Obesity Is Linked to 13 Types of Cancer—But It’s Way More Complicated Than That

Your weight isn't the only factor to consider.

Photo: Getty.

This week, the Centers for Disease Control and Prevention (CDC) released a report with some startling statistics. Researchers discovered that while overall rates of cancer have decreased since the 1990’s, the number of overweight- and obesity-related cancers now account for an estimated 40 percent of all cancer cases.

According to their research the rates of non-obesity related cancers decreased by 13 percent, while cancers that are linked to obesity (other than colorectal cancer) increased by 7 percent over a nine-year period (2005 and 2014).

Just looking at the data for 2014, the most recent year available, approximately 630,000 people in the U.S. were diagnosed with one of 13 cancers associated with being overweight or obese. The majority of those patients (two out of three) was diagnosed between the ages of 50 and 74. Plus, 55 percent of all cancers diagnosed in women were linked with having a body mass index (BMI) of at least 25.

The 13 cancers found to be connected with obesity include those affecting the brain membranes, esophagus, thyroid, gallbladder, stomach, liver, pancreas, kidneys, colon, and rectum. They also include cancers found in women, such as ovarian, endometrial, and breast cancers.

But it's not totally clear how obesity affects your cancer risk.

Jack F. Jacoub, M.D., medical oncologist and medical director of MemorialCare Cancer Institute at MemorialCare Orange Coast Medical Center in Fountain Valley, CA, tells SELF he is “absolutely not surprised” by these findings. However, it's important to note that the CDC study cannot prove that having excess weight directly causes any of these cancers. Instead, it may be that people who are overweight are also more likely to develop these cancers for reasons unrelated to weight.

But emerging research suggests that excess weight may contribute to your risk for cancer in subtle, indirect ways. “Obesity creates a degree of inflammation in the body,” he explains. “Inflammation, over time, can lead to tissue damage and subsequent change that perhaps could lead to additional events that could lead to cancer.” He further explains that obesity can produce additional hormones in the body, “and those hormones, at times, may be counterproductive to the person and may contribute to hormone-driven types of cancers.” For instance, having excess weight can increase the body's production of estrogen, which may increase the risk for breast cancer among postmenopausal women.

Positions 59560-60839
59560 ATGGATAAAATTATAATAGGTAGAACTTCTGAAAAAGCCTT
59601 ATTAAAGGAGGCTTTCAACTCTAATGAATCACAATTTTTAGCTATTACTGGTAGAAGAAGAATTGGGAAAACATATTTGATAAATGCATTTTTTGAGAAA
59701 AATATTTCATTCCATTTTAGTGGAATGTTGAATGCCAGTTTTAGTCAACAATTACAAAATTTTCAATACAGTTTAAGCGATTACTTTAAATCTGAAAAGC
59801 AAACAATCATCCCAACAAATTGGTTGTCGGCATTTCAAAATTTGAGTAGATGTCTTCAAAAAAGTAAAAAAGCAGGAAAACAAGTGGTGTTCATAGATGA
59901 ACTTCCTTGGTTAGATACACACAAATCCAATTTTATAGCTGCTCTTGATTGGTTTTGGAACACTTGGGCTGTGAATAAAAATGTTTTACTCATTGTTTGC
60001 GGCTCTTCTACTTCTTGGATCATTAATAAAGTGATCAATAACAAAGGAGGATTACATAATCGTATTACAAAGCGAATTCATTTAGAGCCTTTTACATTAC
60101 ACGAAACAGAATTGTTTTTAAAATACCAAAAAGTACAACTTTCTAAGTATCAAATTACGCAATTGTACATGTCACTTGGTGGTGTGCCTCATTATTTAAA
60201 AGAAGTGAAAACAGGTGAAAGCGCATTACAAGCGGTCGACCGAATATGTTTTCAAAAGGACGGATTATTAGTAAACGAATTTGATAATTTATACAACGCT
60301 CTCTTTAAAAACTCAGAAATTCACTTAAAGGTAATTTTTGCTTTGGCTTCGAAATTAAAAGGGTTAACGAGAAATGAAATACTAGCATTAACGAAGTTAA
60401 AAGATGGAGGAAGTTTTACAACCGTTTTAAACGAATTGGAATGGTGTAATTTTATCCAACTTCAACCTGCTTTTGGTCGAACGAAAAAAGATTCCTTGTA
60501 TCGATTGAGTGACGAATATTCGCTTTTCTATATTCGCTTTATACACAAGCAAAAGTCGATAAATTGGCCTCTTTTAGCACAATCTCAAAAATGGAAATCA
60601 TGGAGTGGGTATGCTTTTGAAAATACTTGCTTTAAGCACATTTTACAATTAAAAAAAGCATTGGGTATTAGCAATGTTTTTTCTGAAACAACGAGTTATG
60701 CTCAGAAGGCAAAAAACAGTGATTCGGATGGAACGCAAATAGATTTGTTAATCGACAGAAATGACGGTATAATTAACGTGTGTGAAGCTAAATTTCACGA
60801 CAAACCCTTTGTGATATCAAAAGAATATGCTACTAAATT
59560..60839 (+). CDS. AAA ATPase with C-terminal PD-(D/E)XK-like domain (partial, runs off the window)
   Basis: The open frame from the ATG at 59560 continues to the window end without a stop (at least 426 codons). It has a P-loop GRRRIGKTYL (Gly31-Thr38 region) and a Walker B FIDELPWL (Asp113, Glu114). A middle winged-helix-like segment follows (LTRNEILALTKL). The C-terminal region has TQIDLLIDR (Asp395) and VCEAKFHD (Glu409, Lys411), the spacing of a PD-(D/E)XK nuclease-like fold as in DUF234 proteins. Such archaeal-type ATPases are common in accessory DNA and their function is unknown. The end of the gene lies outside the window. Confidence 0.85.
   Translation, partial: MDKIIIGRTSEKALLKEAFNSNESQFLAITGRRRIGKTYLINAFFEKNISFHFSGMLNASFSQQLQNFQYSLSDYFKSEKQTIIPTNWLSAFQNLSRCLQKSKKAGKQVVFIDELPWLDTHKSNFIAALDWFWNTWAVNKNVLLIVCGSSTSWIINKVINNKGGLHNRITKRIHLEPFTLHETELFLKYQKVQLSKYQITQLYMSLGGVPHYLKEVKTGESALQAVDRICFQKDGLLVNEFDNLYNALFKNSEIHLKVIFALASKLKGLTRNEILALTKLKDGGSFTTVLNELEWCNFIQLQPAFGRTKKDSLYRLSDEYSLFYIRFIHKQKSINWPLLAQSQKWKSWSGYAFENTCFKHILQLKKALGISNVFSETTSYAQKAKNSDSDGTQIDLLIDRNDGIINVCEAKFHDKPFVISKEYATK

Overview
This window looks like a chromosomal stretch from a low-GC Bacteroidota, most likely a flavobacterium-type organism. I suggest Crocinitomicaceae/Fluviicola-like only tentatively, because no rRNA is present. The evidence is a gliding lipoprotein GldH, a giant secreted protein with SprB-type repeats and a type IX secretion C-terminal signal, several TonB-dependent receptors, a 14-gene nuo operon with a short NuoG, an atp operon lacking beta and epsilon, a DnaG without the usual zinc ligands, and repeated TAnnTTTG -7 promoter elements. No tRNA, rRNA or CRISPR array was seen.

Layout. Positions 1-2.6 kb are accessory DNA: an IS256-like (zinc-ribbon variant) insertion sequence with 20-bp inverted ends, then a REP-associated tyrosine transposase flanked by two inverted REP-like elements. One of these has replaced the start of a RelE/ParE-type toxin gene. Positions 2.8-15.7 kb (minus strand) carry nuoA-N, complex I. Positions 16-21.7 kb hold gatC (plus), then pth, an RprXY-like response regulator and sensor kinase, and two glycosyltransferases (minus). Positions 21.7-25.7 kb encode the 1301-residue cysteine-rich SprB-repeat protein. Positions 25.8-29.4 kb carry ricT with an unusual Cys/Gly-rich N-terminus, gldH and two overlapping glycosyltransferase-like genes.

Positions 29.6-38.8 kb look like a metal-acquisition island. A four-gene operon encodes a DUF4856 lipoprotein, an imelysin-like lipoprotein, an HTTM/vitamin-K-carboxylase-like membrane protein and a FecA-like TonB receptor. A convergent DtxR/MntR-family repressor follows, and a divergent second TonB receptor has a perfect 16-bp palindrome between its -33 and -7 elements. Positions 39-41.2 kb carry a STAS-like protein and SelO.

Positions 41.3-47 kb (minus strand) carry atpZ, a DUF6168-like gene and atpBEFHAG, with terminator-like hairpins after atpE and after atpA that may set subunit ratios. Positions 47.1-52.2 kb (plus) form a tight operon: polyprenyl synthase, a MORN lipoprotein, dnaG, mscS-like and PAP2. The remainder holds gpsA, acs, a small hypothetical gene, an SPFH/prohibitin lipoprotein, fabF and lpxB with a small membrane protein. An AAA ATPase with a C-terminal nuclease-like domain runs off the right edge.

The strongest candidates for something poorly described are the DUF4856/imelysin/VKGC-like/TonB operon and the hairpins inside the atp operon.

“Recently, there have been several reports showing [an increase] in younger people getting colon cancer," Anton J. Bilchik, M.D, professor of surgery and chief of gastrointestinal research at John Wayne Cancer Institute at Providence Saint John’s Health Center in Santa Monica, CA, tells SELF. While there are several possible theories, he says the most likely explanation is a combination of obesity, poor nutrition, and lack of exercise.

Your genes, environment, and lifestyle all play huge roles in your cancer risk.

Cancer is a complex group of diseases with many possible causes. “It should definitely be emphasized that weight is not the only risk factor,” states Dr. Jacoub. “Cancer is an interplay between the environment and one’s genetic makeup.”

“We need to be somewhat cautious,” continues Dr. Bilchik. “There is a higher incidence of cancer in people who are obese, but it certainly does not mean every obese patient is going to have cancer. Obesity is really just one factor.”

And considering that 70 percent of all adults in the U.S. are overweight or obese, it may not exactly be the most helpful one to think about. That's one reason why some public health experts suggest focusing on healthy behaviors—exercise, nutrition, sleep—rather than weight itself as a marker of health.

Some of the many other common risk factors for cancer include having a family history of the disease, lack of exercise, alcohol intake, smoking (“Just about every cancer is linked to smoking,” Dr. Bilchik says), and exposures to different types of radiation and chemicals (such as lead, asbestos, radon, x-rays, and ultraviolet rays from the sun).

Your risk for cancer really comes down to a combination of the chronic exposure to these environmental and lifestyle factors on top of your genetic predisposition, Dr. Jacoub says. “You can’t control your genes—they will be that way from day one until your last day. So control what you can control.”

This story originally appeared on Self.

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